9. Zak Crawley

6 Tests, 385 runs at 38.50, 1 Hundred, HS: 267

The vast majority of Crawley’s runs at No.3 came in his, so far, defining innings against Pakistan. Take away that knock, and he averaged just over ten in the position, and he has been both frustrating and confusing for England ever since those two days at the Ageas Bowl. But you can’t take away that knock completely, so mid-table feels about right.

8. Jonny Bairstow

7 Tests, 400 runs at 30.76, 1 Hundred, HS: 110

The Bairstow experiment at No.3. One hundred, one fifty and three ducks. The most lasting image of Bairstow’s time at three is the one of him red faced and roaring after registering his comeback century in Colombo, laying down a marker for the position. But after a middling tour in the West Indies he dropped back down the order. Three ducks in four innings in India in 2021 finally proved to England what many had suspected for years: Bairstow isn’t a Test top-order batter. Another one who’s batted pretty much everywhere for England, finally this summer, he got the clarity he needed to fulfill his potential.

7. Joe Denly

9 Tests, 482 runs at 32.13, HS: 74

The king of doing just enough for one more go, Denly’s failure to convert and rigidness at the crease left England opting for the younger and more eye-catching Kent batter in Crawley. Denly did play some important innings for England however, not least his fifty in the 2019 Headingley Test match which lay the foundations for Stokes’ heroics. Somewhat unfairly, he will probably fade into the background with the rest of those who have been tried and cast aside after Trott.

6. Ian Bell

7 Tests, 311 runs at 31.10, HS: 65*

For a player who fills England fans with such high levels of nostalgia, Bell’s post-Trott record at No.3 is remarkably average. Before then, he had at times excelled at first-drop, notably against India in 2011, when, following an injury to Trott, a daddy hundred and a double century took England to the top of the world. But finding himself filling a hole after Trott’s sudden departure and Joe Root’s poor form, he was never able to make the position his own.

5. Dawid Malan

7 Tests, 350 runs at 26.92, HS: 82

Unfairly maligned by Ed Smith as an overseas Test specialist, Malan could have done so much more in a less calamitous era for English batting. He was one of the few players to come out of the 2017/18 Ashes without too many stains on his credentials and he had a positive start in Australia four years later, registering two scores of 80-plus before the runs dried up. Who knows, if he had converted those innings into three figures, he could have had a different story.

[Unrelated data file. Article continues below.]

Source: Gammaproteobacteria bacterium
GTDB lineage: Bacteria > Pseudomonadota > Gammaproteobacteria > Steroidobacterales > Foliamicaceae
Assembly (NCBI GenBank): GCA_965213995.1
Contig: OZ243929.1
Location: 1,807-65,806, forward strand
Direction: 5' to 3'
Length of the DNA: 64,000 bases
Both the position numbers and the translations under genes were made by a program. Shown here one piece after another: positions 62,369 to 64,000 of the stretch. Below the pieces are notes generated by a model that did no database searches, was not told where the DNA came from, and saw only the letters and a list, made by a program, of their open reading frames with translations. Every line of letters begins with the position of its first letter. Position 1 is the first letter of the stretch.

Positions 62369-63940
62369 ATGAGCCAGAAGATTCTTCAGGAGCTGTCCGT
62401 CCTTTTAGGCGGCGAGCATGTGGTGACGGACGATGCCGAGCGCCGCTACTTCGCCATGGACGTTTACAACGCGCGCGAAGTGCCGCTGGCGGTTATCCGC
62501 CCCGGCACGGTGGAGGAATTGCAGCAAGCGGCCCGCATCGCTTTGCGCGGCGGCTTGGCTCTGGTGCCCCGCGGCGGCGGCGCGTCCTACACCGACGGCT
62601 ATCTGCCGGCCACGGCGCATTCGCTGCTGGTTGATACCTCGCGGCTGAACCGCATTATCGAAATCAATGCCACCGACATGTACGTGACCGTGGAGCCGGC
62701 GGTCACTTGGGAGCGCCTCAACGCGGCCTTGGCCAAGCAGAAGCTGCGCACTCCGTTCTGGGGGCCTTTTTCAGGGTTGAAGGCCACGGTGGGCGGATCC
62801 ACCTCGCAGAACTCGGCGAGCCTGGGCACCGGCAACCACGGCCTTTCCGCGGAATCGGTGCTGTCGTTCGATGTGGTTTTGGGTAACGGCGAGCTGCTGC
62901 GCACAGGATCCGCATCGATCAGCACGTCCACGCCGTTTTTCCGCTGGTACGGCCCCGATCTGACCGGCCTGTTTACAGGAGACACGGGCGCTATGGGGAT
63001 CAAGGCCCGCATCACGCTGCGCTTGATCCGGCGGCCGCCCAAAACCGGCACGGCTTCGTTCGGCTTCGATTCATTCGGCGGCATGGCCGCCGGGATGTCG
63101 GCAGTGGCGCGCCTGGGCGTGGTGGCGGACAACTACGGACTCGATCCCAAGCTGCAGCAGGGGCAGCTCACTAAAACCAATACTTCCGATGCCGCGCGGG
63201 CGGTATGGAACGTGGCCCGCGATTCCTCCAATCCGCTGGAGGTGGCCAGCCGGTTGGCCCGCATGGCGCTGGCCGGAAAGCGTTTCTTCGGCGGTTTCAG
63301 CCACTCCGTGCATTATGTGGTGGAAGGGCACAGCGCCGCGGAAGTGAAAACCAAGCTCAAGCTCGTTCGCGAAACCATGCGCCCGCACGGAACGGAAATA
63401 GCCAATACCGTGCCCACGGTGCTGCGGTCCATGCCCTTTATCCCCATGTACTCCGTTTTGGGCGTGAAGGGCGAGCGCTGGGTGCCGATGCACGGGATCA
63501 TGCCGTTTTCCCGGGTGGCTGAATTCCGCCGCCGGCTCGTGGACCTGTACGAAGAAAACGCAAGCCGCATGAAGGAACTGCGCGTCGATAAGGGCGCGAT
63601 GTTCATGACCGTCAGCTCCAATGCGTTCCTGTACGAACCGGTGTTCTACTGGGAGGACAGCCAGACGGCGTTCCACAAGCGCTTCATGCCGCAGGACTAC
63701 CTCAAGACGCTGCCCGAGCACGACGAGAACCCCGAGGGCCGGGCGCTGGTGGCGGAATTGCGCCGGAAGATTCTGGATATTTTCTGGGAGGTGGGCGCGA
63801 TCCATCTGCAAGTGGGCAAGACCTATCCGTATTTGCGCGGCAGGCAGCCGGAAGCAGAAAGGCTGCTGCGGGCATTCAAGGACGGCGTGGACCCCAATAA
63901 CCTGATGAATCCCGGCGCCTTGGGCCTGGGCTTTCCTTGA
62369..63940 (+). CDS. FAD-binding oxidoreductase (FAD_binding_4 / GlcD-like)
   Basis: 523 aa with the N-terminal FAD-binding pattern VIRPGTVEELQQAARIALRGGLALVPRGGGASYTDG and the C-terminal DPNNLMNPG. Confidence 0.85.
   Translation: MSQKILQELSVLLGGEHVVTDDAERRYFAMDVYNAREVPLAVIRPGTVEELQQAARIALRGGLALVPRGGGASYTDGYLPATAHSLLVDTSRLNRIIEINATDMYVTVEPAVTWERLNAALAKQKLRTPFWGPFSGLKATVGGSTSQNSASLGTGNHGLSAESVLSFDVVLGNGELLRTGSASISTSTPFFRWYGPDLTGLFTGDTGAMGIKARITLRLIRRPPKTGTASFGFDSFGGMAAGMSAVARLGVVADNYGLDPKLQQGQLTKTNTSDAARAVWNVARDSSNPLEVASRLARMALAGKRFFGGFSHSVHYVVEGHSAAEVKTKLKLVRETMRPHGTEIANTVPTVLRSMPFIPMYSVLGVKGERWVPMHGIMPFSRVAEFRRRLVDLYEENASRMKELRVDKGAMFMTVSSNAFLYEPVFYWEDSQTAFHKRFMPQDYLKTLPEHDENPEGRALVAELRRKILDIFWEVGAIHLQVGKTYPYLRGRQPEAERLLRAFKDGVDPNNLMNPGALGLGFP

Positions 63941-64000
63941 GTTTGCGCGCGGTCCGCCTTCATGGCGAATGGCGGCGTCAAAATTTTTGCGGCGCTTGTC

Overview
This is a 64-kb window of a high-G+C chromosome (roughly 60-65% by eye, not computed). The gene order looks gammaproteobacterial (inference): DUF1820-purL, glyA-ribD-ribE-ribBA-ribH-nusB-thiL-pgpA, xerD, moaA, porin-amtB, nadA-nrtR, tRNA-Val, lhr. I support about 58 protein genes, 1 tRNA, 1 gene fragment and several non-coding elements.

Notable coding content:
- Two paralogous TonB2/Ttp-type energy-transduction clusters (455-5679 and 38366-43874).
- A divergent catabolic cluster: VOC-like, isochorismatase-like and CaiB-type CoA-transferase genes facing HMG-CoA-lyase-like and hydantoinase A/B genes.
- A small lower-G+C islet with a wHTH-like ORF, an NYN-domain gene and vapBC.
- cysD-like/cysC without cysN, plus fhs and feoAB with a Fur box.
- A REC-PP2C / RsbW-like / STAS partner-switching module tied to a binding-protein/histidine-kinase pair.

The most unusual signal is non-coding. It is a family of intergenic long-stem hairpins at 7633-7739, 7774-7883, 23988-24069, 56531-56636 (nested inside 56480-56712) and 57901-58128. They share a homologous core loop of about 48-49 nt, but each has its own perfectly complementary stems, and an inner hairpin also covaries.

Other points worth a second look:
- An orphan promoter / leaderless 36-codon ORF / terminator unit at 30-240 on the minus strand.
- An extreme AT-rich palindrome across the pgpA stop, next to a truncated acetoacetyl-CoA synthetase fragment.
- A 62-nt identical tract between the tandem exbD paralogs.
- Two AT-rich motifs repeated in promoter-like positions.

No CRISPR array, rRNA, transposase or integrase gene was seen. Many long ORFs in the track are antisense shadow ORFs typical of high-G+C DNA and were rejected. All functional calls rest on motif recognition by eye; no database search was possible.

4. James Vince

6 Tests, 336 runs at 30.54, HS: 83

He looks so good… for 30, before he nicks off. One more go?

3. Ollie Pope

7 Tests, 456 runs at 38.00, 1 Hundred, HS: 145

England’s newest chosen one, Pope dealt well with moving up into unfamiliar territory this summer. Bolstered by the renewed positivity and confidence around the squad this summer, his century and three fifties in seven matches make him the best hope England have had in the position for a long time. It’s rare that England don’t go into the winter wondering who is going to bat at three, but it’s a happy relief Ollie Pope has provided.

2. Gary Ballance

16 Tests, 1254 runs at 46.44, 4 Hundreds, HS: 156

Notching 1,000 runs in his first 10 matches, Ballance enjoyed a golden first year and half in Test cricket before beginning to struggle. Still, despite his unorthodox technique, his stats show him to be pretty much the best since Trott, even if he did plunder runs against some weaker attacks at home against India and Sri Lanka and away against West Indies. His refusal to iron out the weaknesses in his technique on his recall to the England side meant he couldn’t deliver long-term on his initial promise. Nevertheless, he’ll always be the one that got away. So close.

1. Joe Root

33 Tests, 2222 runs at 39.67, 4 Hundreds, HS: 254

Wherever he bats, Joe Root manages to successfully bandage up whatever wound there is in the England batting order. Despite spending much of the last few years trying not to bat at three he is the best at it of everyone in almost a decade. During most of the time he batted there, he was pretty much opening as well, inevitably coming out at 10-1. The one constant in England’s batting line-up, he is head, shoulders and the rest of his body ahead of the rest.